Encounter at Devils Kitchen, Snowdonia.

Jason // December 2 // 0 Comments

This was a most unexpected moment. I've been close to herons and ravens before but not in such unusual circumstances. I'd invited 3 members of my Creativity Beyond the Camera Club to join me for a wander around one of my favourite wild places, Cwm Idwal in Snowdonia, North Wales.

Cwm Idwal is a small lake of crystal clear water that hunkers in a mountainous amphitheatre beneath the infamous Devil's Kitchen. The tortuous chasm so named due to the wild goats who meet their fate here, corpses broken on the sharp boulders that break their fall.

On this particular cloud striven day we had already caught many images of drama as the clouds twined between the peaks, highlighting the layers of precipice and ravine (I'll share those photos soon). However we were unprepared for this particular show.

The four of us stood at the point where a small beck tumbled into the lake and watched as the heron slowly flapped across the lake towards us, wing tips almost brushing the water.

It circled and landed some twenty metres away and, after regarding us quizzically, settled into fishing. Mindfully, we swapped out our lenses and aimed our cameras onto the statue-still bird.

Deciding to stay with the moment we grabbed many shots and were pleased to witness the flash of a fish catch. A brown trout fit for my own dinner plate was held firmly in the javelin beak, watery scales glinting, fresh blood running.

The heron brought the catch onto the grassy bank and laid it down, waiting for it to stop wriggling. At that point a shadow of raven cast down from the rocky landscape, the owner landing just a metre or so from the heron, intent on lunch! Within seconds its mate tumbled down.

The pair harangued the heron, grappling with its wings, holding its pinions and snapping for the trout but the fearsome beak of the heron held them at bay.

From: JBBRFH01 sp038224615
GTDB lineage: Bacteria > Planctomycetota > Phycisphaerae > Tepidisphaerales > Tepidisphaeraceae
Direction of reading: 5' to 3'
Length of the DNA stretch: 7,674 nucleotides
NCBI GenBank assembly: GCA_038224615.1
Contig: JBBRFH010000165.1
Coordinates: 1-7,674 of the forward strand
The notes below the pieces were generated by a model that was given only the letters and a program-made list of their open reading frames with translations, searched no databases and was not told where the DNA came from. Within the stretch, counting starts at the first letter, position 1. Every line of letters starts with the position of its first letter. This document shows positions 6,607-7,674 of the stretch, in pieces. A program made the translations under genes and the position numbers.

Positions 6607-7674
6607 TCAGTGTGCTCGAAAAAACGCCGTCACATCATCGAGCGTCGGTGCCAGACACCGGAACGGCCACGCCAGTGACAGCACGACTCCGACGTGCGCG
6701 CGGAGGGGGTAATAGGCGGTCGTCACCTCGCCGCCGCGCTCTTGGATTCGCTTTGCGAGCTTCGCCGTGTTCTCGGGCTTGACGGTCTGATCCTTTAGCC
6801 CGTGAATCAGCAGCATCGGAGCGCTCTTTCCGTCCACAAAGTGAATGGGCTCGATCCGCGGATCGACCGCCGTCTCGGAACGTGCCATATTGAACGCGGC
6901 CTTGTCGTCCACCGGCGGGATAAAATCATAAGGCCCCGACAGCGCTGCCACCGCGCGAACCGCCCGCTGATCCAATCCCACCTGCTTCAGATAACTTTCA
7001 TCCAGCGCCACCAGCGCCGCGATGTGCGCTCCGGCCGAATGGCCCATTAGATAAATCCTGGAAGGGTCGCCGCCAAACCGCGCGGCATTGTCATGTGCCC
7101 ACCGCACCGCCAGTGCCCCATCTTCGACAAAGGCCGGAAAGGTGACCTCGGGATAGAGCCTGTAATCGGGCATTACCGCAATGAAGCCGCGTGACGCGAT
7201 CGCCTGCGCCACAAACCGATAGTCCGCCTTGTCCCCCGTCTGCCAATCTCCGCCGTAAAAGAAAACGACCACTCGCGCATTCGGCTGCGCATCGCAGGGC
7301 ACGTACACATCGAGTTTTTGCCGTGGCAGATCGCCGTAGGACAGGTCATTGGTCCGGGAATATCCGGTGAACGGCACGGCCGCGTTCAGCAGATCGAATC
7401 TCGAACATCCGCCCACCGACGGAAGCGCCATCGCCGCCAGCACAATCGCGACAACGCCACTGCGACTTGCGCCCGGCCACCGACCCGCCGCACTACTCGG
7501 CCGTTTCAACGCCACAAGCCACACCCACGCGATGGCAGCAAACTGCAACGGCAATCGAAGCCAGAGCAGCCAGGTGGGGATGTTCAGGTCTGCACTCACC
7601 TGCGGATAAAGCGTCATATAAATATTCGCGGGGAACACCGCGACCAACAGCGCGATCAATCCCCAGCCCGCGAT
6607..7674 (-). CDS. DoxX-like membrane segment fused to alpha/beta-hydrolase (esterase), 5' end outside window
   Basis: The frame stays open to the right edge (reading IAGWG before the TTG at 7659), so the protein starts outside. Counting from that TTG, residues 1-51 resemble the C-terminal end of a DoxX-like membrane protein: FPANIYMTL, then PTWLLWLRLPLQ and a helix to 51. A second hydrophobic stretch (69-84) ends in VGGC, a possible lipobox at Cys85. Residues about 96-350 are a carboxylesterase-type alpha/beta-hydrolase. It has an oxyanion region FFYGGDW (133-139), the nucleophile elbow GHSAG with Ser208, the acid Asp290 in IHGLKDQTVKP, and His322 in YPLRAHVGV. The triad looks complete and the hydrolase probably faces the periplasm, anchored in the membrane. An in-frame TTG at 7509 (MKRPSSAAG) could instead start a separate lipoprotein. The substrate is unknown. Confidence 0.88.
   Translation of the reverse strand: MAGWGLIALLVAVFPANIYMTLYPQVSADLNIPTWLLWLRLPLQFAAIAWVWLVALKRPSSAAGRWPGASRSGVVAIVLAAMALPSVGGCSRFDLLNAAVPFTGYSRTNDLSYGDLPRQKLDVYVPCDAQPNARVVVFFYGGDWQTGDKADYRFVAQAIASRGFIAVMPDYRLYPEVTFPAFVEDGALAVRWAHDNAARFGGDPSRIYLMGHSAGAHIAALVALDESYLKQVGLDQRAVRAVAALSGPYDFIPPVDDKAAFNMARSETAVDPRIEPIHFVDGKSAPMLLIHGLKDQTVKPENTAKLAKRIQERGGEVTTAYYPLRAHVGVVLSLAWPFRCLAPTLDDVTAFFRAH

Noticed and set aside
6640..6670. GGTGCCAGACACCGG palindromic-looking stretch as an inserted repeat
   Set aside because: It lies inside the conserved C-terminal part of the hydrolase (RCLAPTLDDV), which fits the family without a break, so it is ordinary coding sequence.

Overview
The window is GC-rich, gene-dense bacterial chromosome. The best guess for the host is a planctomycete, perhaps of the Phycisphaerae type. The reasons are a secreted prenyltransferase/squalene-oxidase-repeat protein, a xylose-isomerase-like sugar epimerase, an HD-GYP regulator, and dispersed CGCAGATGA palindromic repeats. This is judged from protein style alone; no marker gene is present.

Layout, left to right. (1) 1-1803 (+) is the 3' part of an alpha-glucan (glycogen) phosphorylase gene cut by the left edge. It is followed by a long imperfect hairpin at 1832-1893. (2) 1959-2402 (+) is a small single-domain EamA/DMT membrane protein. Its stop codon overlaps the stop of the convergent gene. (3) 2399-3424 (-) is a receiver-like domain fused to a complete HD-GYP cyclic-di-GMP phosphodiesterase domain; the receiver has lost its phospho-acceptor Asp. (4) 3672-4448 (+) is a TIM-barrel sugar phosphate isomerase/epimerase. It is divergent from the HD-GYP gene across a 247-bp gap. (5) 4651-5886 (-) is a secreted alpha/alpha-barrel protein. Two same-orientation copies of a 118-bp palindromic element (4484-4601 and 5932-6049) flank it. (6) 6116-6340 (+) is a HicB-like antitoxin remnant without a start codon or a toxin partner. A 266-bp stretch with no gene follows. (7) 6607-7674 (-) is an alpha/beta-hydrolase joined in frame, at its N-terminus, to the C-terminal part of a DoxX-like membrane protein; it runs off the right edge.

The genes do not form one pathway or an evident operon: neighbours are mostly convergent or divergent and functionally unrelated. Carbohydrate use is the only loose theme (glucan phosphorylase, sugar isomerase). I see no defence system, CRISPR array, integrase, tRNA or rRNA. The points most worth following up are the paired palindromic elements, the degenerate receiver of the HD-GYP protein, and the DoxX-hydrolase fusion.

This skirmish lasted a good few minutes as the night black pair coordinated their plan of attack, but to no avail. Heron stayed one step ahead. Eventually it picked up the fish, spread its wings and marched back to the stream with the two ravens snapping at its tail feathers.

It seemed quite obvious that the heron had met these two before. Stepping into the stream it turned to face the marauders and dangled the fish at them.

The ravens stretched and grabbed towards the bounty but the heron was just out of reach and seemed to be taking delight in teasing them. Slowly it turned its catch so that it could swallow it head first, much to the dismay of the crow couple who flapped away with much cronking.

No fish dinner for them today!

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About the Author Jason

Jason follows his lifelong vocation as a countryside photographer who tries to catch the spirit of the places he visits. After decades working as a professional editorial photographer he now focuses much of his time on conceptual fine art photography, visual storytelling and in aiding others to follow their creative calling.

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